Annexation bill dies in state House

By Geoff Folsom, Tri-City HeraldFebruary 5, 2014 

A bill that would have changed the way Washington cities annex unincorporated areas failed Wednesday in a state House of Representatives committee.

The 5-4 vote against further action on House Bill 1854 means it's dead for the 2014 legislative session, said Rep. Joe Schmick, R-Colfax.

Schmick and Rep. Susan Fagan, R-Pullman, were sponsors. They both represent Franklin County's "doughnut hole" area, half of which was annexed by the city of Pasco at the beginning of 2013.

"I'm just disappointed the bill didn't move, but that's the process we have," Schmick told the Herald. "But it wasn't for lack of trying on my part."

Among the bill's supporters is Roger Lenk, a resident of the still-unincorporated area of the doughnut hole. He has long opposed Pasco's annexation efforts and helped organize a petition last year to put a proposition on the ballot to deannex part of the Riverview area.

"In many cases it's not a citizen-driven initiative, it's a city-driven initiative, where the citizens have no say," Lenk said of annexations in Washington.

The bill would have changed state annexation law to require that cities either get 60 percent approval from the voters in affected areas or obtain signatures from people who own 70 percent of property in an area, as determined by assessed property values.

The law currently allows cities to annex land without a vote of residents if they have permission from owners of 60 percent of the property in an area or if 60 percent of landowners receive city water -- which counts as automatic support for annexation.

Members of the House Local Government Committee who voted against House Bill 1854 on Wednesday said the proposed changes are too drastic.

Cities like Pasco use a tactic in which utility agreements transfer between property owners, Schmick said. That forces people who buy homes using city water to support annexation. Some homeowners aren't aware of the pre-existing agreements when they buy property, he added.

Some of the legislators who opposed the bill agreed that they would eventually like to see changes to laws requiring water customers to give up power of attorney to cities. But they felt the bill asked too much of cities trying to annex.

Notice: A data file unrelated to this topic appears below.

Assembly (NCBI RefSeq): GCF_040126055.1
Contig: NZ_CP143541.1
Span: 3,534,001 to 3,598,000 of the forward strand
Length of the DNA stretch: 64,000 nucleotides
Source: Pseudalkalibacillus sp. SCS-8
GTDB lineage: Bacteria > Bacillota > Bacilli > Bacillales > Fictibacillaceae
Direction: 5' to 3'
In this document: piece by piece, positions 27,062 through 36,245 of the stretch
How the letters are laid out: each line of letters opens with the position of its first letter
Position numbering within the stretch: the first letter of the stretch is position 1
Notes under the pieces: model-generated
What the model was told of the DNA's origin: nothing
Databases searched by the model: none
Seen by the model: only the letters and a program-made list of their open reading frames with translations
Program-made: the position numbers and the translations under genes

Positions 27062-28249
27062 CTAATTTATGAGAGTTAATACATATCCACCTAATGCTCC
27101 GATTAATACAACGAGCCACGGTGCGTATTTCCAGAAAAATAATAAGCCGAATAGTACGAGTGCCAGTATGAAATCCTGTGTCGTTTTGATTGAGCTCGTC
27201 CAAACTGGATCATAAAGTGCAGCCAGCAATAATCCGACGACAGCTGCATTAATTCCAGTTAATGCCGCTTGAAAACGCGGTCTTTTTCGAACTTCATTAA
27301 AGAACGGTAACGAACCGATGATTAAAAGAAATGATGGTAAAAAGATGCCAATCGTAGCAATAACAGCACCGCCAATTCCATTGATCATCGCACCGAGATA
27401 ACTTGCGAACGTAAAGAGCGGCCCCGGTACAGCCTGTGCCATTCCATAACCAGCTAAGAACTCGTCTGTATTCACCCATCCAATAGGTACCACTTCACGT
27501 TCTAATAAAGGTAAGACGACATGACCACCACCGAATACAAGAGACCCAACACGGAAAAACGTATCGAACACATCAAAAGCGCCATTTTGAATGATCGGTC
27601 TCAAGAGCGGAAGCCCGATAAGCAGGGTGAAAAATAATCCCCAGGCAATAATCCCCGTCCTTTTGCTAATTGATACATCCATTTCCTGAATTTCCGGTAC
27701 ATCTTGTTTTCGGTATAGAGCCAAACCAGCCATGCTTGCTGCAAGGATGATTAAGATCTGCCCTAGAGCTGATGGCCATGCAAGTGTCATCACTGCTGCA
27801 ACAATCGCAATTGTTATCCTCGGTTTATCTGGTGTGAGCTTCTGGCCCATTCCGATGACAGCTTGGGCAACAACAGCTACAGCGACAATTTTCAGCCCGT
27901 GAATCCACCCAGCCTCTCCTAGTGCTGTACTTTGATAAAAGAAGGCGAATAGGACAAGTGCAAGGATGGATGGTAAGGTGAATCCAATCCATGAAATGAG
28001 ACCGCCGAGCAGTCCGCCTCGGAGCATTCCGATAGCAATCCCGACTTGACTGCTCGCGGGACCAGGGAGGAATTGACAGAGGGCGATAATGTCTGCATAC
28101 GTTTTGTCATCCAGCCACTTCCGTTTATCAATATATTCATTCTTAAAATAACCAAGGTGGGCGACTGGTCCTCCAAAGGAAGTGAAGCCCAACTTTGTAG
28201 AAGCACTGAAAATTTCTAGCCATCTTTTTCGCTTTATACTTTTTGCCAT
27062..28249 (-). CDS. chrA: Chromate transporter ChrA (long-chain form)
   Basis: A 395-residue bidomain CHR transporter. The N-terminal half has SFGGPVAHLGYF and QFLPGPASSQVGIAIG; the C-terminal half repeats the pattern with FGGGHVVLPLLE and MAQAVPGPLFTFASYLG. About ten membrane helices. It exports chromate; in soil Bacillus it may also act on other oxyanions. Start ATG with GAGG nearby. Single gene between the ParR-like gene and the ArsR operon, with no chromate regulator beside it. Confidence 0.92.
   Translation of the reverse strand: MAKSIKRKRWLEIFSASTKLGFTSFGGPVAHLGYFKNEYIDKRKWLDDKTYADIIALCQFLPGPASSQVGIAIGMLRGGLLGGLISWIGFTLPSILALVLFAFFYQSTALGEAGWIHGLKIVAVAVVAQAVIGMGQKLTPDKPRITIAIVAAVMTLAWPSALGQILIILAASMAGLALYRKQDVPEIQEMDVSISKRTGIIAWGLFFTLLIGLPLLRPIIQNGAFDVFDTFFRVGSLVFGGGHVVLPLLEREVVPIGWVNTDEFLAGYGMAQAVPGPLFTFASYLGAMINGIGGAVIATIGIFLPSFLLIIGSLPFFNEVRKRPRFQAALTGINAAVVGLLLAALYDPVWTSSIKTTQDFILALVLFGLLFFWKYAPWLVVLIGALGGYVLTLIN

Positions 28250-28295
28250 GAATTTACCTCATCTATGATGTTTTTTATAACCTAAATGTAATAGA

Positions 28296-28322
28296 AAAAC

"I think that really is a concern with me, but it really goes too far too fast," said Rep. Dean Takko, D-Longview, the committee's chairman, before voting against the bill.

A Jan. 23 hearing included testimony from annexation opponents and lobbyists. Among those testifying were Franklin County Commissioner Brad Peck and Lenk and Jan Tomlinson, who helped lead an effort to deannex two parts of the doughnut hole.

The proposed bill would have put the "direct" back in the direct petition method by requiring that cities get actual signatures collected recently before they can annex, Lenk told the committee.

"This sounds like something that would occur in Cuba or China, not in Washington state," Lenk said of Pasco's actions.

But lobbyist Briahna Taylor, who represents Pasco for Gordon Thomas Honeywell Governmental Affairs, pointed out that more than 70 percent of Pasco voters shot down the deannexation proposition in November.

Taylor also defended the utility agreements, saying Pasco needed the commitments because of the infrastructure work the city did in the doughnut hole in preparation for eventual annexation. Along with upgrading a water system, the city added sewer lines, built a fire station nearby and took over the maintenance of the only county-owned park in the area since bringing Riverview into Pasco's urban growth area in 1992.

"For the city to provide these services without the agreements in place, it would be unfair to the other Pasco citizens who are already paying for these services," she said.

Glen Morgan, property rights director for the Olympia-based Freedom Foundation, pointed out that the vote to keep the annexations was made by all the residents of Pasco, not just residents of the annexed areas. He similar annexation issues are coming up in the Olympia area.

Taylor, whose firm is paid $3,150 a month to represent Pasco, did not know the answer when Takko asked her the results of the vote only in the annexed area. Had she known, she could have told him that more than 59 percent of the voters in the annexed areas chose to stay in Pasco.

-- Geoff Folsom: 509-582-1543; gfolsom@tricityherald.com; Twitter: @GeoffFolsom

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